‘I was in fear.’ Coast Guard Academy whistleblowers testify before Congress

Four women are testifying before Congress, saying they were sexually assaulted at the U.S. Coast Guard Academy in New London.

John Craven

Dec 12, 2023, 5:47 PM

Updated 223 days ago


Sexual abuse is “pervasive” at the U.S. Coast Guard Academy in New London, according to four current and former cadets who offered graphic testimony before Congress on Tuesday.
The hearing before a Senate subcommittee came several months after CNN uncovered decades of abuse allegations at the Academy.
In often tearful testimony, the whistleblowers said that behind the pomp and pageantry of the Coast Guard Academy lies a dark history of sexual assault.
“I was in fear because he was my next-door neighbor and he had a very angry outburst,” said Kyra Holmstrup, a senior at the Academy.  “My classmates stopped talking to me after I spiraled into a deep depression.”
Caitlin Maro said she dropped out of school after an assault in 2004, while her alleged attacker went on to become an officer.
“I was groped in a room with 30 of my peers,” she told senators. “And they watched and they laughed.”
Another former cadet, retired Lt. Melissa McCafferty, said she attempted suicide because of two rapes in the late 2000s.
“This is insidious,” she said. “This is pervasive, and this continues to this day.”
Sexual assault accusations – and a lack of accountability – are nothing new at the Coast Guard Academy, according to an internal report dubbed “Operation Fouled Anchor”. The explosive probe looked at dozens of substantiated cases between 1988 and 2006.
“It is evident to me that Academy leadership often failed to undertake sufficient action to ensure a safe environment,” Vice Admiral Michael McAllister concluded in the report.
But McAllister also opted to “take no formal action.”
“Fouled Anchor” was not made public – including to Congress – until CNN disclosed it this summer. Sen. Richard Blumenthal, who chaired Tuesday’s hearing, said the Coast Guard is still withholding internal e-mails related to the investigation. Blumenthal did not rule out issuing subpoenas for the documents.
“This hearing is about a culture of cover-up. it is a culture of cover-up that the Coast Guard has spawned and sustained for decades,” Blumenthal said. “And it's a culture that has fostered fear – fear of coming forward, fear that lives would be destroyed.”
All four former cadets said Coast Guard Academy leadership dismissed their sexual assault claims.
“After an investigation was forced, the same company commander admitted that he didn't start an investigation because – quote – he figured that ‘it happened on a date,’” Maro testified.
In a statement following Tuesday’s hearing, the U.S. Coast Guard acknowledged mistakes, and promised to be more forthcoming with Congress:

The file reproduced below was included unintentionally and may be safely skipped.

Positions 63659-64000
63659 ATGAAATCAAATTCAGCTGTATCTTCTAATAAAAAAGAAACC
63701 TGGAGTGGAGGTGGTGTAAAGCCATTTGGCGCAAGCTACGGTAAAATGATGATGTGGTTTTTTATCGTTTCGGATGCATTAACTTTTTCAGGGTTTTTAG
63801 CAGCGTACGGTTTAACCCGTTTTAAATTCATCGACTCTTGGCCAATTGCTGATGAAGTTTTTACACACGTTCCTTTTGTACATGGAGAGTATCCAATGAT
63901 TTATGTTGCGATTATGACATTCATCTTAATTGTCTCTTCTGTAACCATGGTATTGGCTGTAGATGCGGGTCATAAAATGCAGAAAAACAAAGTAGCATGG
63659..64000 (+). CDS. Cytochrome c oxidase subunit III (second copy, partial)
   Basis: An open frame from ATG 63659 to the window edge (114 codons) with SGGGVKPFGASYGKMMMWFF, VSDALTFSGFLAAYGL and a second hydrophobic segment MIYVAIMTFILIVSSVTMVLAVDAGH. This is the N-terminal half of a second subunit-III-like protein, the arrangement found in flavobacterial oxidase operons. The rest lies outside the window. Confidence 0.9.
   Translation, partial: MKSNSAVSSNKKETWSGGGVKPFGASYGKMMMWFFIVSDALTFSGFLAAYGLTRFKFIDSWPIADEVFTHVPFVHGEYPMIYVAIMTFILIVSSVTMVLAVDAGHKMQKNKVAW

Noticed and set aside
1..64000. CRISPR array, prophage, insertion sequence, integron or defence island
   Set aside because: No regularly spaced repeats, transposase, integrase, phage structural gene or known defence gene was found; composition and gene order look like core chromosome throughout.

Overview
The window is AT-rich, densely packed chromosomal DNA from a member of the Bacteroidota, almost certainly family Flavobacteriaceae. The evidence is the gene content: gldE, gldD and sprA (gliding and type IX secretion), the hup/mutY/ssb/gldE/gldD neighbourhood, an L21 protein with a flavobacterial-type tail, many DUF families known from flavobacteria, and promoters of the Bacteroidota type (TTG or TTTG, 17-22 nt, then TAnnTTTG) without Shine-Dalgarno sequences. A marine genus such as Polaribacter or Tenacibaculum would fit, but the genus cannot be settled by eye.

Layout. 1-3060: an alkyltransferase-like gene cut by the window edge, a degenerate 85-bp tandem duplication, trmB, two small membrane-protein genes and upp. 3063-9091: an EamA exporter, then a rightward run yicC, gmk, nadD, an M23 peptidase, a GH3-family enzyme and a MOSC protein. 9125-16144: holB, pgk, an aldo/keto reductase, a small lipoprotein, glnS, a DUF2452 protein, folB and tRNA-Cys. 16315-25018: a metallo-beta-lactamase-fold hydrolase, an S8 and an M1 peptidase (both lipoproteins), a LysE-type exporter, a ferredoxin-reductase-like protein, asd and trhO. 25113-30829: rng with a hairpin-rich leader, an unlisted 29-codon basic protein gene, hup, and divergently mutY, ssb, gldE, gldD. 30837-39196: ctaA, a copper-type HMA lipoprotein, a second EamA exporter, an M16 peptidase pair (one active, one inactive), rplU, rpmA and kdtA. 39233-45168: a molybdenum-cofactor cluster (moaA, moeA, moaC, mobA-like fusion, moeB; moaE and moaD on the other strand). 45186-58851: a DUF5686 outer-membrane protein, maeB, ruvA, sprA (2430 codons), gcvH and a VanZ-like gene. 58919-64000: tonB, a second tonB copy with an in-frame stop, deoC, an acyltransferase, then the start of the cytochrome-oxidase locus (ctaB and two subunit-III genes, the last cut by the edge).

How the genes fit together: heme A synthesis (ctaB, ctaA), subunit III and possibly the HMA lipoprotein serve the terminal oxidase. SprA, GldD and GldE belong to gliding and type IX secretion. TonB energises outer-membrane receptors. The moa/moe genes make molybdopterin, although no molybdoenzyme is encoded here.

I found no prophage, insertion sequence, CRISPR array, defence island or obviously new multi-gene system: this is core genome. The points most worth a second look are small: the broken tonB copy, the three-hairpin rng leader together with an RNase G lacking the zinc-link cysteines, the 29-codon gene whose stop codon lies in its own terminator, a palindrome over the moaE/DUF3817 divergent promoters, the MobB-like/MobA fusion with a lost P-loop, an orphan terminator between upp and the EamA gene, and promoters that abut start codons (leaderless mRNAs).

“As evidenced by our own investigations and today’s testimony, the Coast Guard failed in its handling of some past sexual assault cases, and it failed again when this information was not shared with Congress. We sincerely apologize for these failures and the harm they caused. The Coast Guard deeply regrets the trauma that victims of sexual assault and sexual harassment experience and how it erodes the trust of current and former members of our Service.
There is absolutely no place in the Coast Guard for sexual assault or sexual harassment. We recognize and applaud the tremendous courage of the witnesses who came forward to share their personal stories at today’s hearing before the Permanent Subcommittee on Investigations. Their reflections and recommendations, and those of all survivors, are essential to our efforts to continuously improve our prevention and response policies.
We take every allegation of sexual misconduct seriously. We are committed to ensuring every member of our workforce has an experience aligned with our core values and free from harassment, assault, hazing, bullying, hate, or retaliation. The Coast Guard urges all members, past and present, to report instances of sexual harassment, sexual assault, and other harmful behaviors so we can provide support to victims, investigate thoroughly, and ensure appropriate accountability.
We must ensure EVERY Coast Guard workplace has a climate that deters harmful behaviors and gives everyone the positive Coast Guard experience they expect and deserve, and we are holding leaders accountable for the culture they enable at every Coast Guard unit. We continue to take steps to improve accountability and transparency within the Service and will continue to work with Congress. The results of our recent Accountability and Transparency Review and the resultant directed actions can be viewed here.”
Holmstrup, the only whistleblower who still attends the Academy, told senators the climate has improved since Rear Admiral Michael Johnston took over the Academy this year.
But progress is slow. In a survey last year, 28% of Coast Guard members said they have been subjected to unwanted sexual contact. But only 15% reported it.
“Us doing the same thing over and over again – that stack of reports – is not going to solve the problem,” said Lorry Fenner, a retired Air Force colonel who works with the Service Women’s Action Network.
Fenner and others told senators that a culture of drinking at the Academy needs to change. But they said the biggest change must be accountability: sexual assault allegations must be investigated and perpetrators kicked-out.

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